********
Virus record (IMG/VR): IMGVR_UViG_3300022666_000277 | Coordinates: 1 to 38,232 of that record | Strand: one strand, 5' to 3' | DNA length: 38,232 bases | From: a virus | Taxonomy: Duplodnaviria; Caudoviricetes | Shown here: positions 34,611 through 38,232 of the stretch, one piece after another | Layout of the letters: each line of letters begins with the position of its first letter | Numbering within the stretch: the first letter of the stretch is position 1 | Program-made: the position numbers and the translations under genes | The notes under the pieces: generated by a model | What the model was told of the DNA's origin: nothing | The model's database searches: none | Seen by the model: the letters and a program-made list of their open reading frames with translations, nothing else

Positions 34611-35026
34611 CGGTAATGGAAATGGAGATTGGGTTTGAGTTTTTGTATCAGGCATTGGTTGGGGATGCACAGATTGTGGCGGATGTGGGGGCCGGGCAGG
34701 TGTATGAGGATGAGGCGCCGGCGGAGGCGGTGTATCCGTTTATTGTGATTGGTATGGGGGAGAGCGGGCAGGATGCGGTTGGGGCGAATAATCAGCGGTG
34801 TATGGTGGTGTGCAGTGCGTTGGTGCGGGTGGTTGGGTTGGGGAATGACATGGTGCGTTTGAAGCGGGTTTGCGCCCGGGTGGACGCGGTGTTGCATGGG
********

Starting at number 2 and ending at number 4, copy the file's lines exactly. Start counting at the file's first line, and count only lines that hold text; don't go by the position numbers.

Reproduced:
Positions 34611-35026
34611 CGGTAATGGAAATGGAGATTGGGTTTGAGTTTTTGTATCAGGCATTGGTTGGGGATGCACAGATTGTGGCGGATGTGGGGGCCGGGCAGG
34701 TGTATGAGGATGAGGCGCCGGCGGAGGCGGTGTATCCGTTTATTGTGATTGGTATGGGGGAGAGCGGGCAGGATGCGGTTGGGGCGAATAATCAGCGGTG